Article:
Two VPN's clients installed at once?
July 21, 2006 12:02 PM   Subscribe

How can I install both Watchguard and Cisco VPN clients on my PC?

My company was bought by another company, all of our VPN stuff was done with cisco, the other company is using watchguard. As I am currently the only person who wears to hats and needs to access both networks regularly, they aren't going to make any changes yet.

Unfortunately, if I install the watchguard VPN, Cisco stops working and vice versa. Is there a way to get both of these installed simultaneously? I don't need to be connected to both VPNs at the same time, I just don't want to have to uninstall one and install the other evertime i want to switch.
posted by empath to Computers & Internet (3 answers total)
I've never had luck with this -- and we're talking on both PCs and Macs. Most of the proprietary VPN clients seem to do everything they can to be incompatible with each other; it drives me pretty crazy. The only time I've felt that I came up with a workable solution was by maxing out my PC desktop's memory, and then using VMWare to create a virtual machine running Windows XP. Then, I installed one VPN client on the primary install, and the other on the virtual install -- it worked well, given that I (like you) didn't ever have to be connected to both VPNs at once.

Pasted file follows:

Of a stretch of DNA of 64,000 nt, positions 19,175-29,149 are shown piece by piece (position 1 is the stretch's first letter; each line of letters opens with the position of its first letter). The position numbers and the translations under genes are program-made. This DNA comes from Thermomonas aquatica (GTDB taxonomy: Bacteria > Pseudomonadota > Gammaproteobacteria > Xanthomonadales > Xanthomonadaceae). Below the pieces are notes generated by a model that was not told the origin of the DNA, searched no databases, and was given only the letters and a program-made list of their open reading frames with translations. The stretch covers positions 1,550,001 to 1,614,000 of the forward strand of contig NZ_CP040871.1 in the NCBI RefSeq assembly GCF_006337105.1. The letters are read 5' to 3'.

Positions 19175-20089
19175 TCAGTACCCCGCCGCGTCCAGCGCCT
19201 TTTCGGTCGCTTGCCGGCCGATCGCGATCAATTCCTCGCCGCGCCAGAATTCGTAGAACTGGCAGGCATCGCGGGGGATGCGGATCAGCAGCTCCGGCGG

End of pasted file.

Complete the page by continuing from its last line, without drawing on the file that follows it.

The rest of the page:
The only other solution I can think of is to use one of the more basic VPN clients and ask for both VPNs to be set up so that they're compatible with that client. For example, you can set up almost any Cisco VPN server such that it will allow connection and authentication by the Windows built-in VPN client; I don't know anything about Watchguard, but that's a possibility there as well, and then you have one client that connects to either.
posted by delfuego at 12:25 PM on July 21, 2006

XP also has IPsec built in, which will likely be more secure than PPTP.

If the two networks are not yet jointly managed, make sure to be careful not to connect to both simultaneously.

Bad Things can happen.
posted by baylink at 12:54 PM on July 21, 2006

I do this today (Nortel VPN and Windows extranet) and the answer for me is VMWare. Create two VMs, install a Win2k (unless you have several XP licenses) in each one, then install one set of VPN software into each VM.

Create a directory in your host system that you share with both the VMs (they'll probably be able to access it even if you have the VPN software running - works with Nortel at least).

The only issue with this solution is that you may have to install duplicate copies of all your software, which sucks. But that's what the shared folder is for.
posted by lowlife at 10:51 AM on July 24, 2006

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